How to Approach Sales Copywriting for the First Time
If you’re thinking of adding copywriting to your toolbox, you’ll be glad to know that copywriters are some of highest paid and sought-after writers in print and online with opportunities for work everywhere.
Walk into a store; there’s copywriting on signs, brochures, and product boxes. Watch a commercial on TV; the script is copywriting. Visit a website; it’s copywriting on that pop-up asking for your email address. And the last few decades, the explosion of technology has created dozens of new categories of copywriting.
Since copywriting is essential to so many aspects of business, you’ll be in high demand for ongoing and well-compensated work once you’ve mastered the art and science of impactful copywriting.
What Defines Copywriting
It all sounds great, but first, it’s important to decide if it’s your cup of tea. So, what is copywriting?
Copywriting is copy intended for creating excitement about sales promotions, raising brand awareness, and cultivating interest and a connection with an audience. The purpose of copywriting is to inspire people to buy a product or take an action that brings them into a company’s list for future promotions.
There’s the traditional copywriting that you grew up with, like commercials and print ads. However, as the internet, social media, and technology have grown, the varieties of copywriting have expanded along with it.
But before you begin honing your copywriting skills, it’s helpful to understand the most common copywriting categories so you can choose your niche.
Types of Copywriting
Sales copywriting is the most widely known form of copywriting. Copy for sales includes advertorials – ads in print or online that look and read like an article, text on advertisements online and off, product and category descriptions for online stores or catalogs in print.
Great sales copywriting is informative, creative, and persuasive. If you have a knack for tapping into the needs of the buyer and communicating a product’s value without sounding “salesy,” then you’ve got a bright future in sales copywriting.
SEO Copywriting is content creation related to a keyword or set of keywords to achieve a top ranking in search engine results. This type of copywriting comprises of informative and entertaining articles that aim to be highly valuable since search engines favor pieces that are popular.
A less promotional but in-depth style of copy is technical copywriting. Technical copy includes industry guides and white papers that detail a business’s findings, research, position, or how a product works. Typical fields for technical writing are government, politics, science, environment, health, finance, and marketing.
If you’ve seen an episode of Mad Men, then you understand creative copywriting. Creative copywriting consists of scripts and jingles for commercials on radio, TV, and the internet. Creative content is what sang to you what “the best part of waking up” was and begged to know, “Where’s the beef?” A creative copywriter understands the buyer’s mindset psychologically while being witty enough to create slogans quickly.
Also known as content marketing, web content isn’t always called copywriting. However, since it requires the skills of a good copywriter and its goal is to create sales, it deserves mention.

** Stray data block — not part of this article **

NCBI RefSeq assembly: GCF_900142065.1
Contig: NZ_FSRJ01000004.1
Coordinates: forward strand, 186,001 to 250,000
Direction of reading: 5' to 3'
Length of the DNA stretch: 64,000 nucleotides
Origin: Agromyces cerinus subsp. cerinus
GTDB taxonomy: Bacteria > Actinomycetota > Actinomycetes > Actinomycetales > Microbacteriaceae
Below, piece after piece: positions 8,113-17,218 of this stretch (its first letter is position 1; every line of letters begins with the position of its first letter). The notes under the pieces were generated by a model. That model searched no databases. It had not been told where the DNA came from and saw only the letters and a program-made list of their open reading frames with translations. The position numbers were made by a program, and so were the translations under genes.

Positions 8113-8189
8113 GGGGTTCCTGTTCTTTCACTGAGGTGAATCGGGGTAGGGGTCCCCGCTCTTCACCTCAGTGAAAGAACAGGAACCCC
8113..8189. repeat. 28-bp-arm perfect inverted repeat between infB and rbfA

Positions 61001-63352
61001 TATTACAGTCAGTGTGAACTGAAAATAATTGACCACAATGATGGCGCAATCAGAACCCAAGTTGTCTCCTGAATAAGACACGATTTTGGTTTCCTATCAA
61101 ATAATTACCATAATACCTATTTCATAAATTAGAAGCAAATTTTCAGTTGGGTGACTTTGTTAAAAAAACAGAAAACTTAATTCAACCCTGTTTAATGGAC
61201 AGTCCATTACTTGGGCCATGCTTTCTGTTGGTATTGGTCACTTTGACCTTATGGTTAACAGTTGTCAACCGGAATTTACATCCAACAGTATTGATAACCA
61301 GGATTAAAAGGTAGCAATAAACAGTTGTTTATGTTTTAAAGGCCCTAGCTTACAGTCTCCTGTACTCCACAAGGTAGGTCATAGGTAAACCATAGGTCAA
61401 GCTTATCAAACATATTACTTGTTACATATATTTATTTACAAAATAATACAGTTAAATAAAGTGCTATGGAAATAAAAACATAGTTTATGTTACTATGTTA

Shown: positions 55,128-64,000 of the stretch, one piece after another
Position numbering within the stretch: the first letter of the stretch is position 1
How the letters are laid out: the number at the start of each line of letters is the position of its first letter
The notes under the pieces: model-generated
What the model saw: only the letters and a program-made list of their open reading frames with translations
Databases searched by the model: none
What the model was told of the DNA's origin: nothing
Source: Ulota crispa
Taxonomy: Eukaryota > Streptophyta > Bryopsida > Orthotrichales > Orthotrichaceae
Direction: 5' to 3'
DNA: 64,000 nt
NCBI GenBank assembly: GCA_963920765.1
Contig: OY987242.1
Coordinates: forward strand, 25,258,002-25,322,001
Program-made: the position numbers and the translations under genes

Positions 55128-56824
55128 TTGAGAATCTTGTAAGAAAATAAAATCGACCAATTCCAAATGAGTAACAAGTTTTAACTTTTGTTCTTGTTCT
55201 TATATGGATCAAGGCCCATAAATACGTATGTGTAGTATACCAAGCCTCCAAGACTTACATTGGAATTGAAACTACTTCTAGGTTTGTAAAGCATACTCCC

Web content includes blogs, social media posts, info-taining articles, and scripts for online videos. Great web content combines great sales, SEO, creative, and technical copywriting. It differs from other copywriting in that it avoids sounding promotional and seeks to build a connection with the audience. Web copywriting aims to draw consumers in and engage them so they, hopefully, purchase products later on.
Opportunities For Copywriting
Though copywriting began in print, digital copywriting has massively expanded with internet use. Following is a list of the wide variety of copywriting in demand online and in print now to better understand where you can seek work.
Examples of Digital Copywriting
Emails and newsletters
Online advertisements – pop-ups and banners
Online and streaming commercials
Social media ads
Blogs and articles
Educational video scripts
Sales videos scripts
Examples of Print and Other Traditional Copywriting
Direct mail including letters, white papers, brochures, postcards, fundraising material, and newsletters
Billboards, posters, ads on transportation
Commercials and jingles for radio and television
Event or trade show materials
Internal training videos
Catalog copy and product descriptions
Public speeches and presentations
Telemarketing and sales call scripts
As you can see, copywriting won’t be disappearing any time soon as it’s employed everywhere.
Now that you’re acquainted with the different uses of copywriting, let’s discuss what really matters. What makes terrific copywriting?
It would take an entire course to clearly outline what makes compelling copywriting (and taking a course is highly recommended), but it can be boiled down to these common characteristics and skills.
Copywriting that inspires and persuades identifies with the audience, has a headline that commands attention, utilizes powerful words, is clear and direct, communicates the value of the product to the buyer naturally, and sizzles creatively.
To conclude, if you’re a novice copywriter or dreaming of becoming one, there’s an unending plethora of copywriting jobs available in print and online. Once you’ve selected your area of interest and mastered the craft of impactful copywriting, you will enjoy a lengthy career that’s creative and lucrative.
Dina R Writer, life coach, and yoga instructor with 10+ years experience writing online business, article, and newsletter content. Articles have been syndicated and featured on MSN Lifestyle. Niche specializations and experience in dating, relationships, yoga, fitness, and healthy living.